Chalayan was educated in Cyprus before moving to London to attend Central St Martins College of Art and Design, where he graduated with honours in ...

Article

Emerald  

Gordon Campbell

Green variety of Beryl, mined in Upper Egypt and India from antiquity and in Colombia both before and after the Spanish Conquest. Nero is said to have watched gladiatorial contests through an emerald. The two best-known emeralds are the Devonshire Emerald (London, Nat. Hist. Mus.) and the Patricia Emerald (New York, Amer. Mus. Nat. Hist.). The most famous historical emeralds are the 453 emeralds (totalling ...

Article

Robert J. Belton

Canadian sculptor, film maker, costume designer, playwright and poet of Romanian birth. His formal art training began in 1945 but in 1950 he emigrated to Israel. From 1953 he studied at the Institute of Painting and Sculpture in Tel Aviv. Etrog’s first one-man exhibition took place in ...

Article

Inrō  

Gordon Campbell

Japanese container for herbal medicines, attached by a cord and worn hanging from the waist. In the 16th century the plain black lacquer inrō came into fashion, and by the 17th century it had developed into the decorated gold lacquer inrō. Most lacquer artists active during the 18th and 19th centuries made ...

Article

Phylis Floyd

French term used to describe a range of European borrowings from Japanese art. It was coined in 1872 by the French critic, collector and printmaker Philippe Burty ‘to designate a new field of study—artistic, historic and ethnographic’, encompassing decorative objects with Japanese designs (similar to 18th-century ...

Article

Jargon  

Gordon Campbell

Lapidary term for a translucent variety of the mineral zircon, found in Sri Lanka.

Article

Pamela Roskin

Japanese fashion designer. Rei Kawakubo, the fashion designer and creator of Comme des Garçons (Like Some Boys), is best known for her often oversized, asymmetrical, monochromatic and deliberately imperfect clothing (see fig.).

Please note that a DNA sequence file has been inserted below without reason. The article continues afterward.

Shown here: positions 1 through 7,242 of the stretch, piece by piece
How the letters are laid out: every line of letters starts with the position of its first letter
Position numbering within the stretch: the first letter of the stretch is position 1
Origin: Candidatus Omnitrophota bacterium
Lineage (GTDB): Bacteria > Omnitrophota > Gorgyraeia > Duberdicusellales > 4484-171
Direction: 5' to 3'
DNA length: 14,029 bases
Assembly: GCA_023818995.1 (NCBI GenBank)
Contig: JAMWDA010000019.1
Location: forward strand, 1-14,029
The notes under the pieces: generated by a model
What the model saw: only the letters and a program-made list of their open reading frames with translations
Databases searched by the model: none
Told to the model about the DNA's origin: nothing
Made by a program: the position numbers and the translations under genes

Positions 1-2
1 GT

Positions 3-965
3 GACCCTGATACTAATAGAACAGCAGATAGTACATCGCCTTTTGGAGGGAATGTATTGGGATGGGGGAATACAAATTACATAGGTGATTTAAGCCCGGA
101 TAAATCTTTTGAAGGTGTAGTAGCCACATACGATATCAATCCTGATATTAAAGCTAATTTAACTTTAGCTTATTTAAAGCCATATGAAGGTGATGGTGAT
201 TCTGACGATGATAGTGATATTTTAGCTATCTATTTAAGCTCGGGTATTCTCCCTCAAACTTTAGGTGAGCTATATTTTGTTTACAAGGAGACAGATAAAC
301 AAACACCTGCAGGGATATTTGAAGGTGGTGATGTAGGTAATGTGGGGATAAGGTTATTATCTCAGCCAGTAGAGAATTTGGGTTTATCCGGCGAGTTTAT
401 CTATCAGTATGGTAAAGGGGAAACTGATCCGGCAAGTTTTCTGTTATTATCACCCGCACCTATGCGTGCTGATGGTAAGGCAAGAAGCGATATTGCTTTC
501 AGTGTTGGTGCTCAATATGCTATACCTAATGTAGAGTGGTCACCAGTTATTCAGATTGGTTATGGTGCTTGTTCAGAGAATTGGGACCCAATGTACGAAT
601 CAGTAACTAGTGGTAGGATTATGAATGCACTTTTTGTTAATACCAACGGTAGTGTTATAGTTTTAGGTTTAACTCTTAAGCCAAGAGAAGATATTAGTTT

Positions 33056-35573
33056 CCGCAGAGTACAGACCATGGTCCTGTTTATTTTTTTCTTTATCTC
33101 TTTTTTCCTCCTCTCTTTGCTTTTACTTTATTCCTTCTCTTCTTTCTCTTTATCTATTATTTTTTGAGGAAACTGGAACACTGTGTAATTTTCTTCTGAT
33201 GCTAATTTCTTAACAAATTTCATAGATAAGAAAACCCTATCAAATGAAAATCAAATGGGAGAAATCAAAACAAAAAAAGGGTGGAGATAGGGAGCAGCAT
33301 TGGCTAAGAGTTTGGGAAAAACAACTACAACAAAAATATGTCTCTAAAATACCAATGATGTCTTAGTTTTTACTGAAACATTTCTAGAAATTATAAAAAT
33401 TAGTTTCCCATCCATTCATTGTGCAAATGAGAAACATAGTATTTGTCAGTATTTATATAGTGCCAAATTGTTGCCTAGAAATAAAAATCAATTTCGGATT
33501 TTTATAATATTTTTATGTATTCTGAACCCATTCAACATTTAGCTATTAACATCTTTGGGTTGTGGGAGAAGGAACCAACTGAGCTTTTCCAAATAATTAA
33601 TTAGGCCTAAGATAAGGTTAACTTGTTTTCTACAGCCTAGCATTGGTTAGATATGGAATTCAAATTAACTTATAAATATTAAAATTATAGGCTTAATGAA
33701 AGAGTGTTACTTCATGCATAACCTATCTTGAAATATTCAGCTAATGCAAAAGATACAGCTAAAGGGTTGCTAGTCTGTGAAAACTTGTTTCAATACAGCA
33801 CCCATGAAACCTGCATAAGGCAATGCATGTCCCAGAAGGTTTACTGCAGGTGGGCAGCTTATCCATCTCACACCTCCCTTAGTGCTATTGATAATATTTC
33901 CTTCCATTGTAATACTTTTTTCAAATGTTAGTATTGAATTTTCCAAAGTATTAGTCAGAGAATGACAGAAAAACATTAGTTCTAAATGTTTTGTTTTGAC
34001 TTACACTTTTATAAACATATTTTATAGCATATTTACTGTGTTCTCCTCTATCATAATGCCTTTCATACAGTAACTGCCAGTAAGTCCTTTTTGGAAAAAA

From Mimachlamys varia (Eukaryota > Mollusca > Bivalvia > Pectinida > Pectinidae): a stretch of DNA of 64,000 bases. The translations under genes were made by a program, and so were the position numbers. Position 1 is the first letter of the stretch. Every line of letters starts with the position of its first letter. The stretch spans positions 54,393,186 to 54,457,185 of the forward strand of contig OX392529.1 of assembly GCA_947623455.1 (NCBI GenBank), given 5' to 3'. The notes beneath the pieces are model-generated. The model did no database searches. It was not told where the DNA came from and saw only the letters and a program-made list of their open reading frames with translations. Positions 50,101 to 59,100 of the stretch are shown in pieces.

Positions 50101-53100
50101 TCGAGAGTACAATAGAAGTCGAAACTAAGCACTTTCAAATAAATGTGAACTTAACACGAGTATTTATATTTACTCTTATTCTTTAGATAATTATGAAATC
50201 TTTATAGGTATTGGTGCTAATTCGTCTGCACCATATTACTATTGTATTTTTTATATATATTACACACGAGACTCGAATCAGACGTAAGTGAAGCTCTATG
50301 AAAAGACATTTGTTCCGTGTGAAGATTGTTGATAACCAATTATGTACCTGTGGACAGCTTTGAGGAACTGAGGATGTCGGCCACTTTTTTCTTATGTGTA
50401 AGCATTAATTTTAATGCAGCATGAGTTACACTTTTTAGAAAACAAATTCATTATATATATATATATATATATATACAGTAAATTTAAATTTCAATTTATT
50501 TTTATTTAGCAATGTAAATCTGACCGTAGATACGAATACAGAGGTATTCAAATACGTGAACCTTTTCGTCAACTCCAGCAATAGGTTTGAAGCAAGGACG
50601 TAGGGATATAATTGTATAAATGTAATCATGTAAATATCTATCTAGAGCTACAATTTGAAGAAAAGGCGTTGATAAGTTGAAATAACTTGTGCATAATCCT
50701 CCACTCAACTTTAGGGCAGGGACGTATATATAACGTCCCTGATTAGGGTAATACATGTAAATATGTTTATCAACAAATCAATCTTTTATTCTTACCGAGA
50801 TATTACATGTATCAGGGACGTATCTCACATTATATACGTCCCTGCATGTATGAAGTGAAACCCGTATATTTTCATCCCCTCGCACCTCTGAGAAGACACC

Born during World War II, Kawakubo was the oldest of three children. She described her childhood years as comfortable and normal even though her parents divorced, which was unusual in post-war Japan. Her father was an administrator at Keio University, a prestigious college in Tokyo, and her mother taught English at a local high school. In ...

Article

Mai Vu

Japanese fashion designer, active in Tokyo and Paris (see fig.). For his Autumn/Winter 1998 collection, Issey Miyake sent all his models down the Paris catwalk in a single stream of red, knitted tubing. Unlike the typical fashion show where the season’s look is unveiled in its finalized form, Miyake’s show was a presentation of his process. In collaboration with designer Dai Fujiwara, Miyake developed a radical approach to fashion design. Utilizing technological advances in fibre, fabric and computer science, he created a system to manufacture individual garments from a single thread. The method, known as A-POC, an acronym for ‘A Piece of Cloth’, is Miyake’s solution to the complicated manufacturing methods of traditional cut-and-sew garments....

Article

Linda Mowat

Term for a colourful appliqué blouse worn by Kuna Indian women on the mainland and San Blas Islands of Panama and in the Darien region of north-western Colombia. Mola is the Kuna word for cloth, but it also applies to the woman’s blouse and the front and back panels from which it is made. ...

Article

Dominique Collon